Working Bee dates for 2012.

Published Jun 29, 2010 - 02:59 PM | Last updated Jan 10, 2012 - 05:19 PM

Open House and Gardens

Camden Park House and Gardens will be open to the public on Saturday 22nd September, 2012, from 12.00 noon until 4.00 pm, and Sunday 23rd from 10.00 am until 4.00 pm.

Published Dec 30, 2009 - 02:58 PM | Last updated Jan 09, 2012 - 05:31 PM


Australian native plants in the Hortus

Australian native plants were important to the gardening enterprises of Camden Park.  Even today Australian trees such as Araucaria species, Agathis robusta, Brachychiton populneum, Lagunaria pattersonia, Grevillea robusta and several species of palm very much define the landscape of the gardens.  Australian plants, particularly native orchids and ferns, were sent to England in large numbers in exchange for the exotic plants that were so much desired by Macarthur and his fellow colonists.

Published Mar 13, 2010 - 05:22 PM | Last updated Jul 30, 2010 - 02:32 PM

Rambles in New Zealand - Part 1

Rambles in New Zealand is the only published work of John Carne Bidwill of any length and an important document in the early colonial history of that country.
It is included in the Hortus for a number of reasons but mainly because, together with his letters to The Gardeners’ Chronicle, it completes the known published works of Bidwill. His importance in the history of the Camden Park gardens and the lack of any substantive treatment of his life and achievements make it appropriate to include all his published work here.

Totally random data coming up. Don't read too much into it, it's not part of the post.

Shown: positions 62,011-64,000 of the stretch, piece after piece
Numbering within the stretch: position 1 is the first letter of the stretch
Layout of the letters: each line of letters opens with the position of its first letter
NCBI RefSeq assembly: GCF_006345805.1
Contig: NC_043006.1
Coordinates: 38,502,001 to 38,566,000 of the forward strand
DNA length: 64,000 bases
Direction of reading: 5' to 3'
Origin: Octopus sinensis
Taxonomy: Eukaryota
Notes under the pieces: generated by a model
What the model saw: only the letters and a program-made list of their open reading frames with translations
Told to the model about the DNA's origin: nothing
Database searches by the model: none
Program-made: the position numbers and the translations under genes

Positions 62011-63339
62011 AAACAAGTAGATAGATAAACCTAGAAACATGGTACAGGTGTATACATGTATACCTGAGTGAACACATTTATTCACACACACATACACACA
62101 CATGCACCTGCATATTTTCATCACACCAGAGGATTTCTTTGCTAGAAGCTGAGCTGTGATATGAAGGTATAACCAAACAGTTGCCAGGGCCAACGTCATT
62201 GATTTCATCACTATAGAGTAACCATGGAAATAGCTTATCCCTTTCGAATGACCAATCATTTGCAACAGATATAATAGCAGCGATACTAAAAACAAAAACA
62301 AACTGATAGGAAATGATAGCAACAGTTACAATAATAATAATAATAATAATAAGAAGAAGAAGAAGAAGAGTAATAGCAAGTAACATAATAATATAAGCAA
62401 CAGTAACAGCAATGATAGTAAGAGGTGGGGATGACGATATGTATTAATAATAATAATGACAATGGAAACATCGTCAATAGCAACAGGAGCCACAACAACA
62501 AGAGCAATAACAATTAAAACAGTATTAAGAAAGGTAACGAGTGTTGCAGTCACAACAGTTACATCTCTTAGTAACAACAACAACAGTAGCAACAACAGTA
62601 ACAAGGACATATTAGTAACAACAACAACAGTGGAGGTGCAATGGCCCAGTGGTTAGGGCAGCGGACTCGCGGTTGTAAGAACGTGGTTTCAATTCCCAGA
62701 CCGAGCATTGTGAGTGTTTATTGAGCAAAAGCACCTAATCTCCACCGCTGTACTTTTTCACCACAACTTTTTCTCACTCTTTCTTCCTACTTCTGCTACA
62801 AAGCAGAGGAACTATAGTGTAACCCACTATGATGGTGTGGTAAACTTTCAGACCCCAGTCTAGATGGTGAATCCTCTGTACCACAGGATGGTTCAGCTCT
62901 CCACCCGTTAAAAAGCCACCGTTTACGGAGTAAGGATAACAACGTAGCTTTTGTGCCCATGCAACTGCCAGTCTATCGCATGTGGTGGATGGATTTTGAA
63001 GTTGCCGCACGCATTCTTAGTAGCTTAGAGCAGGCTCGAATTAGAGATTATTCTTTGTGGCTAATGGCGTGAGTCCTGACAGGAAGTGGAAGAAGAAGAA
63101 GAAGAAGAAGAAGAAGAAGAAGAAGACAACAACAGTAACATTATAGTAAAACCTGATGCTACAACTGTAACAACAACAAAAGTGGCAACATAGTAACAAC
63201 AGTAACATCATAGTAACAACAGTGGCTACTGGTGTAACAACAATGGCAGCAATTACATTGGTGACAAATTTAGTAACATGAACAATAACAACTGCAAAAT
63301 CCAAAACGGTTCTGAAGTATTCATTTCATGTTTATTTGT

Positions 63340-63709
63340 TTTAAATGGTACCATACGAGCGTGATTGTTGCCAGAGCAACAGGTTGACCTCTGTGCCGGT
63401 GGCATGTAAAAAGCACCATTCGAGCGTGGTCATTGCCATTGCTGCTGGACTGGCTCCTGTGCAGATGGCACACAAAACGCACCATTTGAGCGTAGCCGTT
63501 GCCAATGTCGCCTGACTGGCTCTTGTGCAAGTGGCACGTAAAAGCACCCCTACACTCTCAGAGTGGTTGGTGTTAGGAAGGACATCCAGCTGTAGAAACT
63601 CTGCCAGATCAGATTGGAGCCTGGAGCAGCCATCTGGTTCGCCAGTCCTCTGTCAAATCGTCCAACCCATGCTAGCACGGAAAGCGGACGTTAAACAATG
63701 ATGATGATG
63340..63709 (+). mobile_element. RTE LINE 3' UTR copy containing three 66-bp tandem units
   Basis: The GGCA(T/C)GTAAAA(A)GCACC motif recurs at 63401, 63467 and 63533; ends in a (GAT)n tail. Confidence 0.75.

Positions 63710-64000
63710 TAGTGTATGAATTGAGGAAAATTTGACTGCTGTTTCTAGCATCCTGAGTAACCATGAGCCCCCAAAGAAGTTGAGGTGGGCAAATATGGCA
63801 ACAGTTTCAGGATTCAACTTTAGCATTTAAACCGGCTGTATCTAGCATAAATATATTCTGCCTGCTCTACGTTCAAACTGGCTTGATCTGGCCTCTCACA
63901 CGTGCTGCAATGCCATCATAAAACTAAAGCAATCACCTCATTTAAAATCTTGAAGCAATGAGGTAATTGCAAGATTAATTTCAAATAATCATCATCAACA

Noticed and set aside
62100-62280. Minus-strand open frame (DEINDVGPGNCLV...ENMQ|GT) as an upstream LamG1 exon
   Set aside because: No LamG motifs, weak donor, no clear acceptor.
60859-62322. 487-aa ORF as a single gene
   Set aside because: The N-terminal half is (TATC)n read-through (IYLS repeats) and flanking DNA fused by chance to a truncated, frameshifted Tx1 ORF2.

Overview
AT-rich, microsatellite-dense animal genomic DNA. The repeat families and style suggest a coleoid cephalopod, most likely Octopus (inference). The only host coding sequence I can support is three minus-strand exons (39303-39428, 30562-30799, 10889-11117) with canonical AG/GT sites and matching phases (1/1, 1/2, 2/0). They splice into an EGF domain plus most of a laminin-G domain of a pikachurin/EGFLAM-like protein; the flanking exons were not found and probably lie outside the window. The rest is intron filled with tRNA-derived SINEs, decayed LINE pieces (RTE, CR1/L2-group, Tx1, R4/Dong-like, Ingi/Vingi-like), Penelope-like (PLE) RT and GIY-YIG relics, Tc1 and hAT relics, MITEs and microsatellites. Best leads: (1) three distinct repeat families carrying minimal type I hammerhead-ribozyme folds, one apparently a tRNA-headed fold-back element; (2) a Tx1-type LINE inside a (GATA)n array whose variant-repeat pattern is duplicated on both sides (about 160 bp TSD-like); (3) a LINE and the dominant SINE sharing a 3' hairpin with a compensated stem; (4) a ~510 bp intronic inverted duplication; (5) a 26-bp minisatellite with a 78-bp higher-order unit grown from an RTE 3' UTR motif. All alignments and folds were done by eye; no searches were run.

Rambles is published here in four parts:
Part 1 – dedication, Preface, pages 1-29
Part 2 – pages 30-59
Part 3 – pages 60-89
Part 4 – pages 90 -93, List of Subscribers

Published Feb 29, 2012 - 08:45 AM | Last updated Feb 29, 2012 - 03:08 PM

Letters on the Culture of the Vine Part 4: Forming the Vineyard and Planting Vines

Letters on the Culture of the Vine and Manufacture of Wine by Maro, pen-name of William Macarthur. Letters V and VI deal with the formation of the vineyard and planting the vines. The illustration used here is Macarthur’s Plate 1, a ground plan for a vineyard. This is probably based on his own third vineyard, commenced c.1830.

The entire book is reproduced in the Hortus in ten parts. For background information and Macarthur’s Introduction to the book see Part 1.


Published Sep 05, 2010 - 05:03 PM | Last updated Jul 21, 2011 - 11:15 AM

The Family Amaryllidaceae at Camden Park

Amaryllidaceae was a very significant family of plants in the history of the Camden Park gardens.  The following Essay provides a little background to these important plants.

Published Jan 01, 2010 - 05:11 PM | Last updated Jul 30, 2010 - 02:54 PM

About the Hortus

The Hortus attempts to correctly identify, describe, illustrate and provide a brief history of all the plants grown at Camden Park between c.1820 and 1861.

Plants in the Hortus

The Hortus plants served a wide range of purposes: ornament, living fences, fibre, dyestuffs, medicine, food from the garden and orchard, and many others.

Plant Families

Plants in the Hortus are grouped by Family, perhaps the most useful of the higher order classifications.


Essays enhance the Hortus by providing a level of detail about the gardens, people, and plants that would be inappropriate for an individual plant profile.

Hortus News

News provides an opportunity for people interested in the gardens to keep in touch with the work being done to maintain and reinvigorate the gardens and receive advance notice of events such as Open Garden days.